Still, we have a way to identify mailboxes that participate in delegate scenarios and are therefore candidates to be put on hold. As you can imagine from this explanation, there’s quite an amount of administrative effort required to make sure that holds are applied in a systematic and ongoing way.

So what about the second workaround suggested by Microsoft, to disable OWA access for users who are on hold. First, we have to identify those mailboxes. This is readily done with a one-line EMS command:

Get-Mailbox –ResultSize Unlimited | Where-Object {$_.LitigationHoldEnabled –eq $True –or $_.InPlaceHolds –ne $Null} | Format-Table Name, LitigationHoldEnabled, InPlaceHolds

We can disable OWA access for these mailbox with an amended command:

Get-Mailbox –ResultSize Unlimited | Where-Object {$_.LitigationHoldEnabled –eq $True –or $_.InPlaceHolds –ne $Null} | Set-CASMailbox –OWAEnabled $False


Any attempt by the user to access OWA thereafter will result in them being informed that their account is disabled. In reality their account is fine and it’s just OWA access that has been turned off. They will still be able to use Outlook, ActiveSync, and OWA for Devices (and POP3 or IMAP4 if they really want).

The conclusion of this exercise is that the easiest workaround is to disable OWA access for mailboxes that are under litigation or in-place hold. It was fun to work out how to discover which mailboxes use delegate access, but the ongoing maintenance and checking that is required to keep tabs on delegate access is probably too onerous to undertake in a production environment. After all, you always have other things to do to keep Exchange on-premises or Exchange Online working well.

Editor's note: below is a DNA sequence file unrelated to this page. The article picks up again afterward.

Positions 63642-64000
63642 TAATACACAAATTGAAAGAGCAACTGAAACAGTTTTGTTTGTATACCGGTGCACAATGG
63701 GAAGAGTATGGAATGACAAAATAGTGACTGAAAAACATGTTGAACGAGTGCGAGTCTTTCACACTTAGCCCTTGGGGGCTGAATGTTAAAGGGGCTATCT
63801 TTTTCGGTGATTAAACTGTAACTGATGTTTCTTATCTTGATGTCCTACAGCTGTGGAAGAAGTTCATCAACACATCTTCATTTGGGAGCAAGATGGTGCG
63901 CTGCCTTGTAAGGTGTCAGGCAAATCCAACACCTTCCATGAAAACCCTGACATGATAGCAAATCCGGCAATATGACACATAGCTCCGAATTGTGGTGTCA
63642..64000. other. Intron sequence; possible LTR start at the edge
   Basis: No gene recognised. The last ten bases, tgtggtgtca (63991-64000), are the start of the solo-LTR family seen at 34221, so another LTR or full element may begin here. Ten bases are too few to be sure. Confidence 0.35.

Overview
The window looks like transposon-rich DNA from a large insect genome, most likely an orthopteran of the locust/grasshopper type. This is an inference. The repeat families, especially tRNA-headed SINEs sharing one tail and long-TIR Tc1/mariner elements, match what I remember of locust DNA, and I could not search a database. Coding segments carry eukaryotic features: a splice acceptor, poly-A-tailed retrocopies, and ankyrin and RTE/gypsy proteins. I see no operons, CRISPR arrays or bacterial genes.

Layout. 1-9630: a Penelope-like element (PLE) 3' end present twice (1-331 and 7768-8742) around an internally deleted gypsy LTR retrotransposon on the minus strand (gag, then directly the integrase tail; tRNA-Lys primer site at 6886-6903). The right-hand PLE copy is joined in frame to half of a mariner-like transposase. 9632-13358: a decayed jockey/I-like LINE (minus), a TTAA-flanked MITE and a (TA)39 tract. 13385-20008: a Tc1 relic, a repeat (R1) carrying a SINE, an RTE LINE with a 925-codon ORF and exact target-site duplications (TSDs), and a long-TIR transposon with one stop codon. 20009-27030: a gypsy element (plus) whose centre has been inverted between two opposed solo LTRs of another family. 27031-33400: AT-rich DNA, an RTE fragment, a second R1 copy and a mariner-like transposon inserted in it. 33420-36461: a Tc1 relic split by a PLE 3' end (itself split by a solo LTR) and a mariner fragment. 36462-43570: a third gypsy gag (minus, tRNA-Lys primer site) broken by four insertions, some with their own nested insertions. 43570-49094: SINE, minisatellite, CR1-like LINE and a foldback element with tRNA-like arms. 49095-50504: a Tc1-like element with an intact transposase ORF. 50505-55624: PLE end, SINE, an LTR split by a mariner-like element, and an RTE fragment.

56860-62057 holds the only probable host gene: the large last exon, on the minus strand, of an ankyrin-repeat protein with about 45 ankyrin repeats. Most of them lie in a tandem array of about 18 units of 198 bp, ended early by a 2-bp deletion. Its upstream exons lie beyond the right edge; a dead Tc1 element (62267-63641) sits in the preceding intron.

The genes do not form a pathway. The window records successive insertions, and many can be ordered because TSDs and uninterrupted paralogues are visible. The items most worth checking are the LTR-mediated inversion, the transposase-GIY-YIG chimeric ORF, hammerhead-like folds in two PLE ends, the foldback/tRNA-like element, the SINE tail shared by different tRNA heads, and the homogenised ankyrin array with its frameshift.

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Some technology updates, some glitches, mostly good

Since returning from the network wilderness that sometimes afflicted us during our recent trip to France, it seemed like a good idea to complete some technology refreshes that had been on the back-burner during vacation.

The first was to remove the Windows 8.1 Developer Preview from my Nokia Lumia 1020 in an effort to convince the phone that it should really install Nokia’s “Cyan” upgrade for Lumia phones. I don’t regret following Paul Thurrott’s advice to install the Developer Preview because it has worked well on the 1020 for the last few months. However, it was disappointing that the 1020 wasn’t able to use the Cyan upgrade once it was released as this contains some nice enhancements to the camera among other things.

I used the process described on First, I took a backup of the phone first (always a good place to start) and then reversed course to install the original software. This was done by downloading the Nokia Recovery Software Tool and running it to apply the necessary magic. The tool required an update, which slowed things down, and after a few false starts (mostly my fault) and many warnings that failure to do this, that, or the other thing would lead to horrible consequences for the phone, the 1020 was back to where it started and was then able to download and apply the Cyan update.

Restoring the phone from the backup brought the apps that were previously installed back onto the phone but I was surprised to discover that settings were not recovered. For instance, podcasts that I had subscribed to were not there, FM radio favourites were missing, and so on. In any case, it didn’t take long to put everything back into the right shape and I am now happily experimenting with the Cyan updates.

Next on the list was to swap out the 32-bit version of Google’s Chrome browser for the newly-released 64-bit edition. I had been running the “Canary” (development) version of the 64-bit code since June and it seemed pretty stable, so I was happy enough to remove the 32-bit version for the promise of greater stability and security promised by its 64-bit counterpart. The process involved removing both the 32-bit and 64-bit (test) browsers and then reinstalling the supported release of the 64-bit code.

So far the only glitch I have encountered is when joining Lync Online meetings. Clicking on a meeting link launches Chrome to connect to the meeting and an invitation to install the Lync Web App plug-in. This works well with the 32-bit version of Chrome but not so far with the 64-bit version. The workaround is easy – I switch to IE11 and paste the link into it to make Lync happy.